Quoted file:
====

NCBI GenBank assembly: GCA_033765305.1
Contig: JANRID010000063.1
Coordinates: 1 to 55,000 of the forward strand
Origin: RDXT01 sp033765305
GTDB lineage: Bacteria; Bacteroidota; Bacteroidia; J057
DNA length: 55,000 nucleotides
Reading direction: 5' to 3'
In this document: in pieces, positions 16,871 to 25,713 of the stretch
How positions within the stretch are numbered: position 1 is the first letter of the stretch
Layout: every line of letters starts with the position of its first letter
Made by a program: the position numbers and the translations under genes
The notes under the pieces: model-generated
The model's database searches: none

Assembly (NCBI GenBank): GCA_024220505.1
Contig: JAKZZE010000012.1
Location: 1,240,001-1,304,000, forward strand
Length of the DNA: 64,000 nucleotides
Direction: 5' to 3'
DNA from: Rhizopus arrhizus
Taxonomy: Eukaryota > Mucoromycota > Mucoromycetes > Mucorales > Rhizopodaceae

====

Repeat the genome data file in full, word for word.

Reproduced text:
NCBI GenBank assembly: GCA_033765305.1
Contig: JANRID010000063.1
Coordinates: 1 to 55,000 of the forward strand
Origin: RDXT01 sp033765305
GTDB lineage: Bacteria; Bacteroidota; Bacteroidia; J057
DNA length: 55,000 nucleotides
Reading direction: 5' to 3'
In this document: in pieces, positions 16,871 to 25,713 of the stretch
How positions within the stretch are numbered: position 1 is the first letter of the stretch
Layout: every line of letters starts with the position of its first letter
Made by a program: the position numbers and the translations under genes
The notes under the pieces: model-generated
The model's database searches: none

Assembly (NCBI GenBank): GCA_024220505.1
Contig: JAKZZE010000012.1
Location: 1,240,001-1,304,000, forward strand
Length of the DNA: 64,000 nucleotides
Direction: 5' to 3'
DNA from: Rhizopus arrhizus
Taxonomy: Eukaryota > Mucoromycota > Mucoromycetes > Mucorales > Rhizopodaceae